The Turks and Caicos is renowned for miles of barrier reefs, walls, clear waters and abundant wildlife. Many of the dive sites accessed off Providenciales are located in protected areas, mainly in the Princess Alexandra National Park, Northwest Point Marine National Park, and the West Caicos Marine National Park.
Providenciales has the advantage of being within access to over 70 miles (112km) of barrier reefs and walls. Because of this, there’s a huge variety in the dive sites. Locations off Grace Bay Beach tend to have spur and groove reef formations with shelves at different levels, West Caicos offer sheer edges, and some spots in the south banks even offer undercut walls! Swim-throughs, canyons and sand chutes can be found at many dive sites.
As is common with the reefs in the country, coral is vibrant and reef fish are plentiful. Turtles, lobsters, eels and rays are common, and even the occasional dolphin can be spotted.
Most of the sharks sighted around Providenciales are Caribbean Reef Sharks, but hammerheads, Lemon Sharks, Nurse Sharks, and Bull Sharks are sometimes sighted, mostly off the Northwest Point and west coast dive sites. During the winter months, Humpback Whales are sometimes seen in the deeper water off Providenciales.
Providenciales is fortunate in having many excellent dive operators. Unlike so many other dive destinations, smaller dive boats are the norm and groups rarely exceed eight.
Dives boats tend to be busiest during the peak tourist season of December and January. This is especially the case for dives operated by the all-inclusive resorts. If you plan to visit during this period, we highly recommend that you reserve well in advance.
Certifications from all of the main organizations (PADI, NAUI, SSI, TDI, SDI, IANTD) are recognized by local dive companies.
All of the main dive operators on Providenciales offer the complete range of recreational dive equipment for rent and it generally tends to be good gear in good condition. Equipment sales are mostly limited to masks, fins, snorkels and accessories. Only one business, Seatopia, offers equipment repair. All of the main dive companies offer Nitrox. Technical diving is really not supported locally.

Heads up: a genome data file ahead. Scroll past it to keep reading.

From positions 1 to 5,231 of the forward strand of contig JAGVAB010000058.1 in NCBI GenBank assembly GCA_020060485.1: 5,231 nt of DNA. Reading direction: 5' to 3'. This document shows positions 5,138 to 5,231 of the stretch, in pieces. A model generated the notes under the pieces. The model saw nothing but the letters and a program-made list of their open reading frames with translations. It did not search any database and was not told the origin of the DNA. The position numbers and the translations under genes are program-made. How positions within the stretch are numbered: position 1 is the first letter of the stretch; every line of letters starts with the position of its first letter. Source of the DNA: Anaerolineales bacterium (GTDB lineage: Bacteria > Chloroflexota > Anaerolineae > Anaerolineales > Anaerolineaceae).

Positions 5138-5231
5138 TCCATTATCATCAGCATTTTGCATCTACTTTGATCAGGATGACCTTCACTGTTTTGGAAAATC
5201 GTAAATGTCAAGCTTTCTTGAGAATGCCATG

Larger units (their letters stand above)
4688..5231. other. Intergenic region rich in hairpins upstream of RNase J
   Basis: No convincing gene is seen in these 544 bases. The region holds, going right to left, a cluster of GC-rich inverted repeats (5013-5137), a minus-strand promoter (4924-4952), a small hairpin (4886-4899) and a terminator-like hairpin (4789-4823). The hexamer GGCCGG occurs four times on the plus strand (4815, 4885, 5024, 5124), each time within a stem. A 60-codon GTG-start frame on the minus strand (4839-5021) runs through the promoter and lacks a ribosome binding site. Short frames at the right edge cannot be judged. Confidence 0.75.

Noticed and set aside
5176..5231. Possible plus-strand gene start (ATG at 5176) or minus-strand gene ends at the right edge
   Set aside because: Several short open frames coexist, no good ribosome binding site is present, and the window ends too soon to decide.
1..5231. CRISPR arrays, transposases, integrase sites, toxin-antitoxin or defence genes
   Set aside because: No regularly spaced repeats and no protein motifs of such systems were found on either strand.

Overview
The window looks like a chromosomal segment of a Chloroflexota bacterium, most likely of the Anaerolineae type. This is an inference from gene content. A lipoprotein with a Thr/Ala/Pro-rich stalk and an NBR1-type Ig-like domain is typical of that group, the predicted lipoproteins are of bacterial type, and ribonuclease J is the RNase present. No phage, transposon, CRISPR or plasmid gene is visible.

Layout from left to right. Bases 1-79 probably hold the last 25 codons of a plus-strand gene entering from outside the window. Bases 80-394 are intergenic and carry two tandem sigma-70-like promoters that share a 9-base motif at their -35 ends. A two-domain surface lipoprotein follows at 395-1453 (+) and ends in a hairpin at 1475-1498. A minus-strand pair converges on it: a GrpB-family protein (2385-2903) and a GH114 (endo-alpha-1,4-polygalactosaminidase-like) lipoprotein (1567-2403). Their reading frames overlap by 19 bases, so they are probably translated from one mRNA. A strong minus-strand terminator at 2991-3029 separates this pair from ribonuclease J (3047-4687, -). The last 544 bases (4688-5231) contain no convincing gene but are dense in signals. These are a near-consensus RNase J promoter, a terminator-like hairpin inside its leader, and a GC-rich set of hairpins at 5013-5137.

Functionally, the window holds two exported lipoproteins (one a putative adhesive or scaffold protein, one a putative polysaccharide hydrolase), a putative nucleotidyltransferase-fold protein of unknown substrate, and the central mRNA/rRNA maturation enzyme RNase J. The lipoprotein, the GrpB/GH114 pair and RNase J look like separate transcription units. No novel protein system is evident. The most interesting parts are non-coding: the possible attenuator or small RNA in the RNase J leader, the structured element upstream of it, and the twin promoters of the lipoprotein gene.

If diving is an important part of your visit to the Turks and Caicos, we recommend that you look into the packages offered by several of the dive operators here. A multiple dive package will give you by far the best rates.
The seasons do affect the dive experience a bit, with the winter months generally being the best time of year for wildlife (especially for whales), and the summer months having the nicest weather conditions (as long as a hurricane isn’t nearby!).
Learning to SCUBA dive is a rewarding experience. After a few days of interesting training, you’ll be able to discover fascinating new undersea environments.
It makes more sense to complete a course such as PADI’s Open Water Diver instead of the entry level Discover SCUBA Diving (DSD) or other basic certification. Open Water Diver will give you a better understand of diving and allow you more options in terms of what dives you can go on and maximum depths.
Several of the local dive operators also offer higher level courses such as NITROX, Advanced Open Water Diver and Rescue Diver.
Underwater photography is one of the most complex and difficult forms of photography.
If you want to obtain dive or snorkeling photography gear locally during your vacation here, you basically only have two options: rent a compact digital camera with an underwater housing from a local dive company, or purchase a Go Pro with an underwater case.
Unfortunately, Providenciales really doesn’t have many sites that are good for diving from the shore. The best spots are found off the remote Malcolm Roads Beach, which is both difficult to access and subject to offshore winds and rough conditions at times.
A lack of wrecks is another shortcoming of the Providenciales dive sites. A freighter exists off the Grace Bay barrier reef, but at 90-165 feet, the depth is too great for recreational diving and local dive companies do not visit the site.
More or less all of the other known wreck sites have broken up or are not easily accessible from Providenciales.